I don’t see this restriction in Scripture, but it sure seems to be a prevalent idea. In full disclosure, I have been on praise and worship teams during much of my adult life. I currently am on a praise and worship team and do maintain friendships with both married and divorced men. (The only single guys on the team are young enough to be my kids, and we haven’t spoken at any level of depth.)

Usually any discussions we have take place at church or places where we are involved in ministry work. I’m sure I have used some of these men as sounding boards (I love that phrase!) from time to time in the past, and even currently. I don’t have a problem with it, and no man has told me that he has had a problem with it (and no wife has, either).

It bothers me that this kind of stigma exists with single or divorced women. I’m not sure if there is the same stigma with single or divorced men, but in light of Scripture in which Paul said it is better to remain single than married, I find this common response troubling. I’d like to hear your thoughts on the subject.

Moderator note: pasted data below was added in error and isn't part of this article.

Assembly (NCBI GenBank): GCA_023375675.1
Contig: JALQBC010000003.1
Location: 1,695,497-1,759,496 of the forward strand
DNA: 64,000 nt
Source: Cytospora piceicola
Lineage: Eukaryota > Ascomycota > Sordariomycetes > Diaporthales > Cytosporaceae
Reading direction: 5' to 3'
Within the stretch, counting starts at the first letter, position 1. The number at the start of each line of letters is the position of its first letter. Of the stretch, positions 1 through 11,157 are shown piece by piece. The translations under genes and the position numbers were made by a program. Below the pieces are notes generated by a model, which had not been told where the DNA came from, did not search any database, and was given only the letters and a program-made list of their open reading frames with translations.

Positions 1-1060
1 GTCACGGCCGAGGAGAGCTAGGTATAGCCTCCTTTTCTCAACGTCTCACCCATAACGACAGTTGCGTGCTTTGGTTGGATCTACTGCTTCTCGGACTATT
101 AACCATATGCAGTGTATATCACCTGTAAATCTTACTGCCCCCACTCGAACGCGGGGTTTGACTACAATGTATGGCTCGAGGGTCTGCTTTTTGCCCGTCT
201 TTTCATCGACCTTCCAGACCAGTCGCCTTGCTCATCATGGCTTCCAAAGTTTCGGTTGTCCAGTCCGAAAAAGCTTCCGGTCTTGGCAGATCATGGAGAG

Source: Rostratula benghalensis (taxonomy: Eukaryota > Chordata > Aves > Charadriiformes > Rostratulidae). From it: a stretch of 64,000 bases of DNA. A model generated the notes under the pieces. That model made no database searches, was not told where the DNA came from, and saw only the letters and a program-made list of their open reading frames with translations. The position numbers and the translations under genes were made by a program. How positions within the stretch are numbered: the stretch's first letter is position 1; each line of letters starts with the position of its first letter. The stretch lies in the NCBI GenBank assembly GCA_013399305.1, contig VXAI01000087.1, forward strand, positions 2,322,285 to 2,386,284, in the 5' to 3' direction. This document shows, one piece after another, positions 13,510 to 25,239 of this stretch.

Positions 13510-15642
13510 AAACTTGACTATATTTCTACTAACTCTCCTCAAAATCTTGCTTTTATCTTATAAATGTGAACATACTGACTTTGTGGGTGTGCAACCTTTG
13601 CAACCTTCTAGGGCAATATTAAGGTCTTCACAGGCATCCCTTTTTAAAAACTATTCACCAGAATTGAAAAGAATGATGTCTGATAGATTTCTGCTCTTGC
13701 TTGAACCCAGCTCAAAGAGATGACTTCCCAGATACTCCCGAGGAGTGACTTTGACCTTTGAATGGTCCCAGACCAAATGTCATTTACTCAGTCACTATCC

• The most important question: how would you respond to “Karen?”
  • If you are married, do you have relationships with single people of the opposite sex at church?
  • If you are married, do you have relationships with divorced people of the opposite sex at church?
  • Do you have any ideas of how the church can improve on this kind of situation, and create a safe place for those who are single and divorced?


photo credit: Infomastern Sunset silhouette via photopin (license)

31 thoughts on “Single (Divorced) Woman Asks About Her Friendship with a Married Man from Church”

  1. I am a single, never-married, woman. I do have friendships with men in my church, some married, but I restrict those roles to church and church functions. I’m careful about what I share, and I also get to know the wives of those who are married. In one case, I am responsible to one who is my supervisor for my Christian ed duties, butI am friendly with the entire family. I see a big difference between a casual friendship and sharing my deepest secrets with someone. I don’t share my deep emotional needs with married men. I think any married woman could find that threatening.